Academic's research examines IVF success rates
FERTILITY treatment stands the best chance of success when two embryos are implanted, a study in Bristol has found.
The latest research, published by medical journal The Lancet yesterday, showed that three or more embryos should not be implanted in women of any age during IVF treatment, as it harmed the chances of a successful birth.
The study, based on data from the UK Human Fertilisation and Embryology Authority, has been written by Debbie Lawlor, pictured, of the Medical Research Council Centre for Causal Analysis in Translational Epidemiology at Bristol University, with colleagues from Glasgow University.
Decisions about how many embryos to implant during a single in-vitro fertilisation cycle are controversial. But having compared data on births for rates of live births, multiple births, low birth weights and premature birth in women under and over 40, the researchers found one or two embryos offered the best chance of success. The live birth rate was greater with the transfer of two embryos compared to the transfer of one in both age groups. But transferring three embryos resulted in a lower live birth rate than transferring two in the younger women.It was no different to the success rate with two embryo transfers in older women.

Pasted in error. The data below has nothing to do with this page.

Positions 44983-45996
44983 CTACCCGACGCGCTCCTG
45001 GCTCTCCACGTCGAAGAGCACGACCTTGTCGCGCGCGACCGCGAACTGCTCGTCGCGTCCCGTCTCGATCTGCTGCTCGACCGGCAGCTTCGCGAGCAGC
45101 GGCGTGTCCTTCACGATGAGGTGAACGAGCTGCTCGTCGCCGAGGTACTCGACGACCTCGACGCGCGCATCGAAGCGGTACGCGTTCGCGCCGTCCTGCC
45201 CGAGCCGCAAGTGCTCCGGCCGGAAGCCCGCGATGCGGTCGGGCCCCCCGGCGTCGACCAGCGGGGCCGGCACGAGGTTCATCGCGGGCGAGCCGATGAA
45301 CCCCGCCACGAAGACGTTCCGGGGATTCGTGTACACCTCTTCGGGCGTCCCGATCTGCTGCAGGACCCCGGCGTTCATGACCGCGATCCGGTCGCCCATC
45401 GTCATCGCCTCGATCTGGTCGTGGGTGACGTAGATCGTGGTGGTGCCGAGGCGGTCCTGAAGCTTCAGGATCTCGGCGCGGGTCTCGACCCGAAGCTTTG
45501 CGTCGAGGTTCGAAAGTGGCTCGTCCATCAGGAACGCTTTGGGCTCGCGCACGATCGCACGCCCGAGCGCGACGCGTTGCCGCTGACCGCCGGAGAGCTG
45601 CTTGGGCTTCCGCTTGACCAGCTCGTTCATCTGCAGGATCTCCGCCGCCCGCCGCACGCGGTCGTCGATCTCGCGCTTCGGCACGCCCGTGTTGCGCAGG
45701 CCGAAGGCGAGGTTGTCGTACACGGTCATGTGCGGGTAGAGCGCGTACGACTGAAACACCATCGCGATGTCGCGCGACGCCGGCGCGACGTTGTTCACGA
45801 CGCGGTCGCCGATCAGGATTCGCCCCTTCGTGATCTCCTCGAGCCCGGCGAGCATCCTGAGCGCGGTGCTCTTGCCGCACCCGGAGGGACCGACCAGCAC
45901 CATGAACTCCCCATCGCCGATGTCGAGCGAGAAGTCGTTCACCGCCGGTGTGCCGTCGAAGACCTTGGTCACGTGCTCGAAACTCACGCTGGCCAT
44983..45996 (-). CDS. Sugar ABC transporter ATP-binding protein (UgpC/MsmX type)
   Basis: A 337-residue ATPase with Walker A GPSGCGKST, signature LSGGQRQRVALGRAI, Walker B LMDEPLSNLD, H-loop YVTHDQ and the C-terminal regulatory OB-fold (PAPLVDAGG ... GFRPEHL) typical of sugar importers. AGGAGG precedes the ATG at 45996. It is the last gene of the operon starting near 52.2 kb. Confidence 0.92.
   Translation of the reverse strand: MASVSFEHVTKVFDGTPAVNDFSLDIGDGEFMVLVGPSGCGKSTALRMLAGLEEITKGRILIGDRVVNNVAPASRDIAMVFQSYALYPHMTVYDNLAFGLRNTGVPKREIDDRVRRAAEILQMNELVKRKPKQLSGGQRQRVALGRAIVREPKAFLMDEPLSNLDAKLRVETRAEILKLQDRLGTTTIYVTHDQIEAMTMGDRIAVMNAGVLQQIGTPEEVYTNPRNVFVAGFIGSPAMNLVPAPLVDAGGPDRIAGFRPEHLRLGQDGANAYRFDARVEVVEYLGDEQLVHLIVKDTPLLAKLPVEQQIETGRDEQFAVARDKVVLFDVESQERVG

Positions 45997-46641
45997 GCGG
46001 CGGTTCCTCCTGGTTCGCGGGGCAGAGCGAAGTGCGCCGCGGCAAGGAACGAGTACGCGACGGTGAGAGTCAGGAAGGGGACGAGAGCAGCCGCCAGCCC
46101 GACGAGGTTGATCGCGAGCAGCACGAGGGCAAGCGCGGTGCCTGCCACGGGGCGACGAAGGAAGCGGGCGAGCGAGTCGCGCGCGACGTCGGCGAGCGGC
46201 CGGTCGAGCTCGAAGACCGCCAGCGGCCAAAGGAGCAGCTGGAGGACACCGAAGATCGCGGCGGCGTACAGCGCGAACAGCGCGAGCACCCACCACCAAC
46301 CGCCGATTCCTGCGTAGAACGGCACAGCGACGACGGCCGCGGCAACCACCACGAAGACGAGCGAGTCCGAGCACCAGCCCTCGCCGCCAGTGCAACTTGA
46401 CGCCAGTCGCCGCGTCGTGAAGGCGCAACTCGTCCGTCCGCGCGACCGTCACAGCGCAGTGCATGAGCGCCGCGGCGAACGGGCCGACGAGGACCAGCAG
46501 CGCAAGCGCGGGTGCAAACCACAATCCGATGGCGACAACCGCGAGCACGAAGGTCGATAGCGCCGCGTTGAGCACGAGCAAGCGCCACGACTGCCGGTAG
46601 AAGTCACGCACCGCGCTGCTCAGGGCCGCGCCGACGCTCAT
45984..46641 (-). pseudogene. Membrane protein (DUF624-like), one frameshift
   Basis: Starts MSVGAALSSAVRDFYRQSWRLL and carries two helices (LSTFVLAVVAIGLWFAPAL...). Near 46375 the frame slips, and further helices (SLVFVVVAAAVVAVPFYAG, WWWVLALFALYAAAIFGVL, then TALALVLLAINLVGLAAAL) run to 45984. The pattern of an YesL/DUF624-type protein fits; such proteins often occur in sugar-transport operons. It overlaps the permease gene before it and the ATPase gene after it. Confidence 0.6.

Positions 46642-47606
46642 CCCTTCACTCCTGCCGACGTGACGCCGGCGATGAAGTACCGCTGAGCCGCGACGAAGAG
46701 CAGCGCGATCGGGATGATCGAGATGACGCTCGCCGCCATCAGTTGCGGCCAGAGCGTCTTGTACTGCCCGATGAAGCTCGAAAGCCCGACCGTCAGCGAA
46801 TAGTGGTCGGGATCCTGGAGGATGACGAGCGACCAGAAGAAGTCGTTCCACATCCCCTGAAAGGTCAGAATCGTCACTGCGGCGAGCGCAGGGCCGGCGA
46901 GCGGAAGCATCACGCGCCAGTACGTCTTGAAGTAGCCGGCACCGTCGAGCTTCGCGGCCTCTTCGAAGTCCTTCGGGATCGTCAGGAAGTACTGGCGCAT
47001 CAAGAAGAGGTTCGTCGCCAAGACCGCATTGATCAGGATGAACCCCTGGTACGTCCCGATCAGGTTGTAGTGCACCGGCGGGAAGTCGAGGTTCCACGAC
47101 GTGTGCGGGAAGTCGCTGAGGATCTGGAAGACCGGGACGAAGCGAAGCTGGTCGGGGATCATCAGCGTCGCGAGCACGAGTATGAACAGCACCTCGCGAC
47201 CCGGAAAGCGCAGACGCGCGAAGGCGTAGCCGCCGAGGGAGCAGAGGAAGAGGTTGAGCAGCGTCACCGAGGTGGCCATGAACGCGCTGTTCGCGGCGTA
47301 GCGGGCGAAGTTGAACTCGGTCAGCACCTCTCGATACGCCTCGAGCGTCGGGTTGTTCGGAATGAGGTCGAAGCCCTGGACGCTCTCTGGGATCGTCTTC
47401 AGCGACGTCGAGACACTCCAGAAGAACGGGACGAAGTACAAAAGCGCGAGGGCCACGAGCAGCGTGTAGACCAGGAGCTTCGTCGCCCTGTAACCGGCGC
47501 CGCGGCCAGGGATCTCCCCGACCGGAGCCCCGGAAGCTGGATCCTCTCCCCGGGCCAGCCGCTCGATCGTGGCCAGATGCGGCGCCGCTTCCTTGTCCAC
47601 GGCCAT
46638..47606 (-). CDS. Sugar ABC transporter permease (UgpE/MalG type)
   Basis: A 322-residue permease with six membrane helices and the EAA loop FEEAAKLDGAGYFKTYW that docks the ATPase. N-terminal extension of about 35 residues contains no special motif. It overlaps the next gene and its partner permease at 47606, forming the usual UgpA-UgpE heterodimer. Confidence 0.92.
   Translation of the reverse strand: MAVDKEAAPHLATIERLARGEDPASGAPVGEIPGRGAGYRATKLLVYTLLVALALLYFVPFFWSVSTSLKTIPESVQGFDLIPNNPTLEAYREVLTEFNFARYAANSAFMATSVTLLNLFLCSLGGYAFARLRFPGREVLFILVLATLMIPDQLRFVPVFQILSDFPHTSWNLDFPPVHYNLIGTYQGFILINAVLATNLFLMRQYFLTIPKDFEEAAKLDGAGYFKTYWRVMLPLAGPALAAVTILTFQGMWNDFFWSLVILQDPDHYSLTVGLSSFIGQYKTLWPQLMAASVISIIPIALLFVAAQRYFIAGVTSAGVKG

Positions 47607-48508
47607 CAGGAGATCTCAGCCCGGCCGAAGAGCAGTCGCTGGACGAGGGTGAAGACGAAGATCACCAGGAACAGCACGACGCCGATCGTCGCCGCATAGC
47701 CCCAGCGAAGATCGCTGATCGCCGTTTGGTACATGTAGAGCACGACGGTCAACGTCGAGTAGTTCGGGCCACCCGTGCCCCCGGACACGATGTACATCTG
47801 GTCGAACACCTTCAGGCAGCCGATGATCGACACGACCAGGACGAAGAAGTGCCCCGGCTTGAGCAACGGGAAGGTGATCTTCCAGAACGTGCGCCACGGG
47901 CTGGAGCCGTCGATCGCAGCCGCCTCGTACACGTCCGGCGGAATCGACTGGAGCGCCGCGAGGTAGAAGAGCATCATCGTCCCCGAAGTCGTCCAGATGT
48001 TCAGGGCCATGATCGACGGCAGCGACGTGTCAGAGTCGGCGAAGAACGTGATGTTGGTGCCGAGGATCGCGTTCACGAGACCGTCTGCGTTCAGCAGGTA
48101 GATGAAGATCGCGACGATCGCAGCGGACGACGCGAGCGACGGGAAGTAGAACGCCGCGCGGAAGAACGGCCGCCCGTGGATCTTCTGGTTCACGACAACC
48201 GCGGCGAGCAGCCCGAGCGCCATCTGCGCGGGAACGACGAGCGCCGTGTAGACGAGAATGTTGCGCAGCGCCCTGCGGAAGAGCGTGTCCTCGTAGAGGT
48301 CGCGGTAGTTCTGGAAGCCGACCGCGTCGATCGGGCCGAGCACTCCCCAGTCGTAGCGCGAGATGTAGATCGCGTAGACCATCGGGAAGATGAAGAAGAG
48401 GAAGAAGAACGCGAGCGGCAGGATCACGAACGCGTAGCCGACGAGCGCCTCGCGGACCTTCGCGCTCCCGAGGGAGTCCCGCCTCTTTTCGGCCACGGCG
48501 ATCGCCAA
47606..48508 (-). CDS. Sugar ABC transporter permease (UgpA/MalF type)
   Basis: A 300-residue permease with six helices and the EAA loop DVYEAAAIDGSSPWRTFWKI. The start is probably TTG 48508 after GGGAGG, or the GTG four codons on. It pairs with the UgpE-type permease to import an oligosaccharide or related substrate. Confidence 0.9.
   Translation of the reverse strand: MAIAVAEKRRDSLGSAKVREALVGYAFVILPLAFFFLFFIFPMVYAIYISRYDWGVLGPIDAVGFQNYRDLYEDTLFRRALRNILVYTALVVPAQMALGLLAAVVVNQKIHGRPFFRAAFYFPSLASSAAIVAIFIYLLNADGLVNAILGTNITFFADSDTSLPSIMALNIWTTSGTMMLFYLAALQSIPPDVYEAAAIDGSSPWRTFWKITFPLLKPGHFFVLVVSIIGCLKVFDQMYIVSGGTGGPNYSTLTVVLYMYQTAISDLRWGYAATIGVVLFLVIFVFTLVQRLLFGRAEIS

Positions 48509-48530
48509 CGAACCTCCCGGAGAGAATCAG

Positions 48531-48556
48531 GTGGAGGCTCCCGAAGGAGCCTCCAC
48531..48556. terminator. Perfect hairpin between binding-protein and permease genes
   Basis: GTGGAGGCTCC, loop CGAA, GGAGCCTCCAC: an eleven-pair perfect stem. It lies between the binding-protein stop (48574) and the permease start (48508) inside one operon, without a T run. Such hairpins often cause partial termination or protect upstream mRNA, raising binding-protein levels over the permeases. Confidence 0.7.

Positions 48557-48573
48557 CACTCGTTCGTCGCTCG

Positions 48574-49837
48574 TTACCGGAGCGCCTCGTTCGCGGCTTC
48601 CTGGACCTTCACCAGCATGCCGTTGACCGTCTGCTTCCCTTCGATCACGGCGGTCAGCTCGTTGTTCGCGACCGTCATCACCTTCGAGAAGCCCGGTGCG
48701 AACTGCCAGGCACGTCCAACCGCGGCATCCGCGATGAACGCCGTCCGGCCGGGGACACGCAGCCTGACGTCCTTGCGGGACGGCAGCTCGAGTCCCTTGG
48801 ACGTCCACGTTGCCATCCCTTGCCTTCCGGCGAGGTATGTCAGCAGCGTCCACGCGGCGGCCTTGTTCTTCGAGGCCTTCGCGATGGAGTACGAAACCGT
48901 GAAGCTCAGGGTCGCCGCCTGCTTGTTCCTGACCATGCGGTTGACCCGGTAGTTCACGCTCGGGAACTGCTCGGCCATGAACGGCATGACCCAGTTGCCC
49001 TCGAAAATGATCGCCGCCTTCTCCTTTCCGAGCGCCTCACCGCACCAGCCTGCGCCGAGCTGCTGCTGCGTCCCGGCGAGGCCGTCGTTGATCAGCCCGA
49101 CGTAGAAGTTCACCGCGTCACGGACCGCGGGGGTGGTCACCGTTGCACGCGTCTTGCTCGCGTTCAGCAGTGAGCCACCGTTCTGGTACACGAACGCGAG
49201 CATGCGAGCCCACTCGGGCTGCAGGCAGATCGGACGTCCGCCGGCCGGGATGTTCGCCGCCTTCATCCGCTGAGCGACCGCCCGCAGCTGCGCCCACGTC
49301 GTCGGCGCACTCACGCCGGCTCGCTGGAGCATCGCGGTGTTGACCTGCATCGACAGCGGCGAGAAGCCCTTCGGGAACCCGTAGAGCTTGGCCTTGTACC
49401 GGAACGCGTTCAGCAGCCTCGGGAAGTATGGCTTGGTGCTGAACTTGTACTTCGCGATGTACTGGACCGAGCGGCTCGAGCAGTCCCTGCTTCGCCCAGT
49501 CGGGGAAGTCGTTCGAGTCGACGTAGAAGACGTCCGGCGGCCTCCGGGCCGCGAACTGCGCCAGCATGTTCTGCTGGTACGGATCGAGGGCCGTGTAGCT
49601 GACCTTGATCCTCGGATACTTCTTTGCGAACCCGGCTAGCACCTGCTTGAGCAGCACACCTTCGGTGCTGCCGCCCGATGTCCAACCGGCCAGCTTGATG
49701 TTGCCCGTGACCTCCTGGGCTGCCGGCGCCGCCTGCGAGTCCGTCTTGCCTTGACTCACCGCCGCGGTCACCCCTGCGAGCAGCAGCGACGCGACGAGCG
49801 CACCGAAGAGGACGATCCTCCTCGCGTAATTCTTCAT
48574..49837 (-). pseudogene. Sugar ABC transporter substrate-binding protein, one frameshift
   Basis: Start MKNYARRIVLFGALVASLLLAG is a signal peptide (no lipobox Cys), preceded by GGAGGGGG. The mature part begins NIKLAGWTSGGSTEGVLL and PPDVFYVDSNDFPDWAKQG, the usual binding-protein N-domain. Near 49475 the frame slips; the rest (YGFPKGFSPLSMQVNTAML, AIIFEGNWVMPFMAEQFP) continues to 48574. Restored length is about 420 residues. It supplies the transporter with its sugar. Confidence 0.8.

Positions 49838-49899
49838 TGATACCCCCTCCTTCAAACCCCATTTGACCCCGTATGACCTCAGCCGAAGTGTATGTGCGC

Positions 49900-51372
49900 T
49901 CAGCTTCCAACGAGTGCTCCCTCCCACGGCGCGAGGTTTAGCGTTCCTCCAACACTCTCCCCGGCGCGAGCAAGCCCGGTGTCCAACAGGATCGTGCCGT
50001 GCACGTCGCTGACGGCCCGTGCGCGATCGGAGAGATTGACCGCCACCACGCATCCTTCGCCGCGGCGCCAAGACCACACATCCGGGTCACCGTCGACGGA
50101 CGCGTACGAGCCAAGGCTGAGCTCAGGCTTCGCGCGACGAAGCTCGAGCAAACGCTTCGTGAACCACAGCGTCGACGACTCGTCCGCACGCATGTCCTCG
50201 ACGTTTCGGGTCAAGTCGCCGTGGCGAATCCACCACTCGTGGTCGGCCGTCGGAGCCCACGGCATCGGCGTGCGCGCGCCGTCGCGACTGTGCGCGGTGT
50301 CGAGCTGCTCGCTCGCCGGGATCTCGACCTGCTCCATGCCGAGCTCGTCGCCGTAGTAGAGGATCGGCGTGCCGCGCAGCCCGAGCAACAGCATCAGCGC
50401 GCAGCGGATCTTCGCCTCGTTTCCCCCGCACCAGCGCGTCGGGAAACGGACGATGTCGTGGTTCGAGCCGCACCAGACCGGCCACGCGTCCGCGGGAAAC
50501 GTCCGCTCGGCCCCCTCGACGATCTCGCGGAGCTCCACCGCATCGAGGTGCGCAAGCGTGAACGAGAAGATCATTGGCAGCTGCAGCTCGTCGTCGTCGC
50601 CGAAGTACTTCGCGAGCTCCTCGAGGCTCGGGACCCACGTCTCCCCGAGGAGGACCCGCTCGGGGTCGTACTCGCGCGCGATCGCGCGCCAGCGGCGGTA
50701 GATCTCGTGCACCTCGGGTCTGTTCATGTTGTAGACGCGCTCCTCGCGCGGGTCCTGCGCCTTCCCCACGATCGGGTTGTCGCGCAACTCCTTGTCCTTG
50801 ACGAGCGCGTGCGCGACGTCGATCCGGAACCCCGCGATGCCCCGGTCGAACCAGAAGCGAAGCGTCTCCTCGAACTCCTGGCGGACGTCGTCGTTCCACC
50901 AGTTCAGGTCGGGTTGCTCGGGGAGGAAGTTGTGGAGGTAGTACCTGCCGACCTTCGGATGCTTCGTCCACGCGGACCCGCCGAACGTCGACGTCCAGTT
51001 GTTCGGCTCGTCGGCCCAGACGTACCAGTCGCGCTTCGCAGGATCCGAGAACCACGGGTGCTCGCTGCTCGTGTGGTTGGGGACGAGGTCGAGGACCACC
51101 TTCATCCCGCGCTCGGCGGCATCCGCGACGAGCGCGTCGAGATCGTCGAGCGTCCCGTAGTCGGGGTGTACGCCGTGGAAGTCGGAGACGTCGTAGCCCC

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The transfer of three embryos was found to be particularly likely to result in premature births.
Overall, the live birth rate was notably lower in older women than in younger women, irrespective of the number of embryos transferred, but in both age-groups transfer of two embryos led to a better live birth rate than the transfer of one.
The authors said: "Our results further highlight the importance of age with respect to the likely success of IVF. Couples need to understand that delaying childbirth until older ages of the mother may make it difficult to conceive and harder for IVF to be successful.